Leaving the arena with my 5th place ribbon, I didn’t feel like I’d mastered my fear completely, but I certainly made some progress. My underlying fear of failure, which I certainly did with some flair, was lessened as well. A fellow rider with a wicked sense of humor asked if I planned to move forward next go-around. Fortunately, the following class was for beginner riders and Al out-performed the other sole contender to win first place. As my brother would say, “We were the best of the worst.” I like to think Martin Luther King Junior was sending a little encouragement my way. Perhaps a bit of his courageous spirit dwells in all those willing to face their fears, large or small.

ABOUT THE AUTHOR

Anne Knorr is a licensed architect in Colorado and has beenthe principal of an architectural firm for over 20 years designing homes. She is also a practicing spiritual director and writer.  Anne has written and lectured about the connection between architecture and spirituality and offers workshops and retreats on the topic. She lives in Boulder, Colorado with her husband where she enjoys hiking the trails near her home. Click here to visit her website.

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About loiswstern

I was in education for just over 20 years when I unexpectedly pursued another passion and entered the world of authors and journalists. I have since published two non-fiction, full length books on different aspects of beauty, but also avidly endorse the confluence of Inner and Outer beauty. I have written feature articles for Long Island Beauty Guide and LI Woman, and have served as Editor-at-large for MakeMeHeal.com, the largest Internet site for plastic surgery and beauty needs. I enjoy researching what's new in the world of aesthetics & anti-aging and devote one of my blogs: www.FabulousBeautyBlog.wordpress.com to sharing cutting edge, hype-free information. I devote my second blog to my other passion: writing, collecting and sharing stories to warm the spirit and inspire the soul. To this end, I have created an 'Authors Helping Authors' project/contest, to create books for inspiration, the first of which is titled: Tales 2 Inspire ~ Beyond Coincidence. It is a jewel of a book, filled with inspiring stories and full color original photos and/or drawings. If you're a talented writer with one inspiring story to share, visit www.tales2inspire.com to learn how to participate. FREE to enter. All you need is the talent and perseverance to do so. Lots of positive platform building opportunities for the winners. Learn more at: www.tales2inspire.com.

Posted on February 2, 2012, in Lois' Contest, Off the Beaten Path, Tales2Inspire, TALES2INSPIRE WRTERS CONTEST, The Power of Your Words, Words to Inspire, Writers contest and tagged , , , , , . Bookmark the permalink. 11 Comments.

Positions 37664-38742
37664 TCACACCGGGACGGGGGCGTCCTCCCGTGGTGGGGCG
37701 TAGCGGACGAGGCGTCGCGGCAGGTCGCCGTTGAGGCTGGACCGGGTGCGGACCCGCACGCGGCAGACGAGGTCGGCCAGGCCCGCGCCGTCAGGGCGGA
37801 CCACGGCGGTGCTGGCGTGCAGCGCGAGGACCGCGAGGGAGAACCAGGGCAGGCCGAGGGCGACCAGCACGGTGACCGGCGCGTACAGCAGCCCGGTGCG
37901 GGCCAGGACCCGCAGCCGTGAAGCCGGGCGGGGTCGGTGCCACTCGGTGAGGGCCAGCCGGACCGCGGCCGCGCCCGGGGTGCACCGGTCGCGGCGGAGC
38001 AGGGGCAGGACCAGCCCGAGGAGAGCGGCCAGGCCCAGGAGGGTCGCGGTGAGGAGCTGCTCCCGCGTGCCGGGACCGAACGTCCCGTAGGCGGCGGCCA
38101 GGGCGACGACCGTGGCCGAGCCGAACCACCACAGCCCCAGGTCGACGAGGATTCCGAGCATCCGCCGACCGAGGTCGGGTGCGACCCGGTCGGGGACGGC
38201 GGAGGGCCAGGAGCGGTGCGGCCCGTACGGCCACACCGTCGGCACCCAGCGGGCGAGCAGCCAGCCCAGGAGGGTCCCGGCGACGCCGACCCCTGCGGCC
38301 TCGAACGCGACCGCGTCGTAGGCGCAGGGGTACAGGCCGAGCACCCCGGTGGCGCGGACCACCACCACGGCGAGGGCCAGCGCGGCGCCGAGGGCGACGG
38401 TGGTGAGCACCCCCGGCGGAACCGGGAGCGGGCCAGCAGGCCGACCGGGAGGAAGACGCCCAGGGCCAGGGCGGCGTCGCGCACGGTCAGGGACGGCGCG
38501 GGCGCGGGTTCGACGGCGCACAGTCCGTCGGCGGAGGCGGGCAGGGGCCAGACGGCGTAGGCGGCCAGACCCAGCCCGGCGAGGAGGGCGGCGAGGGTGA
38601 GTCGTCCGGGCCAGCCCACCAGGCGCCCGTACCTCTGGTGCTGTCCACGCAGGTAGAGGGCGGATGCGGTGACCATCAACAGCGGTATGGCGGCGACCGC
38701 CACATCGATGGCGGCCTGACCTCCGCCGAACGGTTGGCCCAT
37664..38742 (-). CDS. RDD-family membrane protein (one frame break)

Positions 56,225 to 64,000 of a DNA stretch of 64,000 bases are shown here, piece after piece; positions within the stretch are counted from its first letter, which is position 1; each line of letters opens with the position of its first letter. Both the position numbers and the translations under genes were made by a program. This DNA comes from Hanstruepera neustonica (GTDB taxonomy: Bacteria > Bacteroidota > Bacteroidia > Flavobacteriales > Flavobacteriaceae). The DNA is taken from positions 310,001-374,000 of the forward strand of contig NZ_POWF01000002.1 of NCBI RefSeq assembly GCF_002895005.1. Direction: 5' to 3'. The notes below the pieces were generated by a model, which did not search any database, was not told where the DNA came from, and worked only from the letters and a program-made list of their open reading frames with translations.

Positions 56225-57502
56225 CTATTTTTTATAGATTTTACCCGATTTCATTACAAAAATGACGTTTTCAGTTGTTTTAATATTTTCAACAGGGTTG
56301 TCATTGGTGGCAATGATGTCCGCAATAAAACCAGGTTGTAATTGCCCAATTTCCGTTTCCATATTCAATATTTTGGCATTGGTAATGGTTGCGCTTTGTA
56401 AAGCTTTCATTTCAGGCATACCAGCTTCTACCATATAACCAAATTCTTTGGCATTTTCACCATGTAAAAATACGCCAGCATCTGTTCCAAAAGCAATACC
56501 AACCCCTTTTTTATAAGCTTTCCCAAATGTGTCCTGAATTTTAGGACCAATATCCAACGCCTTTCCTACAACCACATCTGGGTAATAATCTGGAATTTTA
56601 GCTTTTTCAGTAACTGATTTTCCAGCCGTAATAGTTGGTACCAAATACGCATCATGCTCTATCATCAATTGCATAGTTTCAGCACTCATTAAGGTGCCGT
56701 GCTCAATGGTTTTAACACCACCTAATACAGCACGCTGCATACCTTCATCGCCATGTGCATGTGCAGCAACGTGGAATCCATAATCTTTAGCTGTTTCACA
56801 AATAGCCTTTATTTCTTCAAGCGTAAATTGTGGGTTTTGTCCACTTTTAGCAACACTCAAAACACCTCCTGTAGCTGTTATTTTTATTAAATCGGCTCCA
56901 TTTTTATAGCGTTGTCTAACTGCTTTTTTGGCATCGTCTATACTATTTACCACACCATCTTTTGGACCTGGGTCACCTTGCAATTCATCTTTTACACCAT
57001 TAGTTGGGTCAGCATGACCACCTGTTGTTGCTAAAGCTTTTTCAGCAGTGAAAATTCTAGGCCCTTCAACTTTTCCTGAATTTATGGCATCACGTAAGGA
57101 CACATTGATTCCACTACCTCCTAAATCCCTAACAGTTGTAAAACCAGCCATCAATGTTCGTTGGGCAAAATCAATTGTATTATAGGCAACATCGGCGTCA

1. Great moving story…at least you moved. Sometimes we get frozen in place because of our fear. Loved this story, I pictured the words ‘get back up on the horse’, 5th place is not that bad..lol…And your right, a sense of humur is very, very important. I would not have survived without it.

    • Hi Barbara,
      As the creator of this Tales2Inspire project, I get a vicarious thrill each time I see that someone else has read and enjoyed one of these marvelous author’s “tales”. I know how much it means to an author to move someone through the power of their words. Thank you for much for expressing your feelings about Anne’s story: WHAT WOULD I DO IF I WASN’T AFRAID.. I know she will appreciate it.
      Very best,
      Lois W. Stern
      To read more great stories, visit me on Facebook.
      http://www.facebook.com/pages/FabulousBeautyBlog/285288224823825

  2. Delightful story and well written. One women faces her life-long fears, doing something that can be quite dangerous, and after some scary starts, ends up with a blue ribbon. Facing one fear will often make facing other fears so much easier and Anne Knorr seems determined to do just that. The author needs to check the amounts of dots on her elliipses. This is a story both entertaining, educational and inspirational.

    Micki Peluso: reviewer and author

  3. Thank you for your kind words. I’m glad you enjoyed the story and appreciate your comments!

  4. Thank you for your kind words. I’m glad you enjoyed the story and appreciate your comments.

  5. ashley gooding

    start a worldwide ANTI-BULLYING campaign

    • Well, Ashley, this story really has nothing to do with bullying, but I’ll see where you are going with this! Anti-bullying programs have to benefit many!

      Lois W. Stern
      Creator of the Tales2Inspire™ project/contest

  1. Pingback: LINKS TO INSPIRATIONAL TALES « Tales2Inspire

  2. Pingback: LINKS TO TALES2INSPIRE ARTICLES « Tales2Inspire

  3. Pingback: LOIS’ TALES2INSPIRE « The Fabulous Beauty Blog

  4. Pingback: INTRODUCING ANNE KNORR AND HER HUMOROUS TALE: What Would I Do If I Wasn’t Afraid « Tales2Inspire